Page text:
What is premises identification?
Premises identification is the assignment of a randomly generated, unique identification number to a physical land location referred to as a premises location allocator identification number or premises identification number (PLA ID or PID). The Canadian Cattle Identification Agency (CCIA) strongly encourages every producer to obtain a PLA ID or PID number by reporting the legal land description (LLD) of their primary premises (home quarter or operation) and record it in the Canadian Livestock Tracking System (CLTS).
How does premises identification fit with traceability?
A fully functional livestock traceability system is based upon three pillars:
Animal Identification – To associate a unique animal identification number to a location and time.
Premises Identification – To provide a unique identification of a physical location.
Movement – To associate the identification number with a premises and time.
Premises identification is one of the three key pillars of a full traceability system. In order to track the third pillar, movement (move-in or move-out) or sighted events of animals to and from a premises, a PLA ID or PID is required.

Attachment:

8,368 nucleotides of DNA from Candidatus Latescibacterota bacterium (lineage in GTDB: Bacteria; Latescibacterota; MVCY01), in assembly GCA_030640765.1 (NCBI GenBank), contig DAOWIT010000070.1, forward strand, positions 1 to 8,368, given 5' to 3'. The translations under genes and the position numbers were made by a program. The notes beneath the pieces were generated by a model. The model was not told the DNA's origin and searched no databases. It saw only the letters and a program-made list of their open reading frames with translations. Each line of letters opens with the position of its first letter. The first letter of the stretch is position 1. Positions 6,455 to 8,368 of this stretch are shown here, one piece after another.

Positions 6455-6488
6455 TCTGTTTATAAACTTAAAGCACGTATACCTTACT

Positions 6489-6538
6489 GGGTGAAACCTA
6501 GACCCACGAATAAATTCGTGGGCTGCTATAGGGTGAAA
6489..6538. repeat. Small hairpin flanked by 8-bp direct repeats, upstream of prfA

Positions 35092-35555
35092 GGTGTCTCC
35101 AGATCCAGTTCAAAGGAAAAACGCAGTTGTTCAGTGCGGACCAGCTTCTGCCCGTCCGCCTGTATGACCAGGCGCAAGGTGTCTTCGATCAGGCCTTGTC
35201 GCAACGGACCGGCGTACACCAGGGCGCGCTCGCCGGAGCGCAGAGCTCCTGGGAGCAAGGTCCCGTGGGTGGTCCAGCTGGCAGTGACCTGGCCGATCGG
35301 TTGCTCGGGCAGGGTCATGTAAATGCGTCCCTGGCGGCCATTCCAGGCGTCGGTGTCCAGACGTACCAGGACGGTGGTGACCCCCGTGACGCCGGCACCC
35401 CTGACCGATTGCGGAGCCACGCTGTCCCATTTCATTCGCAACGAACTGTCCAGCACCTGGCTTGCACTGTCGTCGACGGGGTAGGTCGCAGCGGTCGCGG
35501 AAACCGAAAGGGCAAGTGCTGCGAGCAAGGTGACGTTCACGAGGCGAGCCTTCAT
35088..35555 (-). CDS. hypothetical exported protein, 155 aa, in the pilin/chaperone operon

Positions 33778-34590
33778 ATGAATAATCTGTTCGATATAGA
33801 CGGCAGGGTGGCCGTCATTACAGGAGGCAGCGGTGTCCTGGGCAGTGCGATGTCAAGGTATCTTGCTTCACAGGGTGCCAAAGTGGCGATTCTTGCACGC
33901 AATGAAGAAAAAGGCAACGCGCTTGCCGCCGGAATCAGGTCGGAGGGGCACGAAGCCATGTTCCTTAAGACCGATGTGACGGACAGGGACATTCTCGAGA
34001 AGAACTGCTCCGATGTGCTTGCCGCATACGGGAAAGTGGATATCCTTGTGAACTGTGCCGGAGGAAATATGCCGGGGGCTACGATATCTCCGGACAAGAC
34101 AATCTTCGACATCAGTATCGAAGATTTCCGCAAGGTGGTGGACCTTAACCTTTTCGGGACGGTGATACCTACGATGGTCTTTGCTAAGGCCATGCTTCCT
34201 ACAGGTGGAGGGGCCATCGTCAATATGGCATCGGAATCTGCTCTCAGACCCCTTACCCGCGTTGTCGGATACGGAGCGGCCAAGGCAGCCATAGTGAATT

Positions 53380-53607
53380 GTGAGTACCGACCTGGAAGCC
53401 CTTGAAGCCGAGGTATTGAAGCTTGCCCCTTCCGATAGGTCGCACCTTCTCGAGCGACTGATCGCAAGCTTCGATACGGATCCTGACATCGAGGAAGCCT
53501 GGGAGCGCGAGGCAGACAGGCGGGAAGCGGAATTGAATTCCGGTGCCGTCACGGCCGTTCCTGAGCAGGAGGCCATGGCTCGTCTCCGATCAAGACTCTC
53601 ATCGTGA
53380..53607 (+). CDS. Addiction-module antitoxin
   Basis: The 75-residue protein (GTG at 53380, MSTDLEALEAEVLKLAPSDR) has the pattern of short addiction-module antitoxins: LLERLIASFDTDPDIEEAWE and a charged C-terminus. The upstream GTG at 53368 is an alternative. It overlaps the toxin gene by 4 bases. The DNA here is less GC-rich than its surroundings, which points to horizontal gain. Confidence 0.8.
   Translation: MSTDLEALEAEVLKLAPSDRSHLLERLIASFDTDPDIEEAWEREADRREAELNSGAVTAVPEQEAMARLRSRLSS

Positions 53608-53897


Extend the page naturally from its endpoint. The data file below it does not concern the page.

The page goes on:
Why do we need premises identification?
Registering and reporting your land location will provide CCIA and the Canadian Food Inspection Agency (CFIA) with specific location information for a faster response to assist producers if an animal health or food safety issue should ever arise.
Who should register their premises?
Premises identification affects a wide range of industry groups. Producers who have livestock residing on their land should register their land locations.
The land being identified can include:
• Home quarters
• Veterinary clinics
• Auction marts
• Livestock feedlots
Benefits of premises identification:
• Assists in tracing animals to effectively manage an animal disease outbreak.
• Assists in responding to natural disaster emergencies (tornadoes, floods, fires, etc).
• Aids in disease control measures for animal health issues when more than one livestock species is affected.
• Aids to rapidly inform producers in affected areas of disease threats or control measures.
• Helps to rapidly coordinate sites for carcass disposal in the event of an animal disease outbreak.
• Assists with dispatching emergency resources to appropriate targeted locations to contain and assist with disease outbreaks.
• Helps to resume commerce and limit losses after animal disease outbreak.
For more information on how to register your premises, please click here.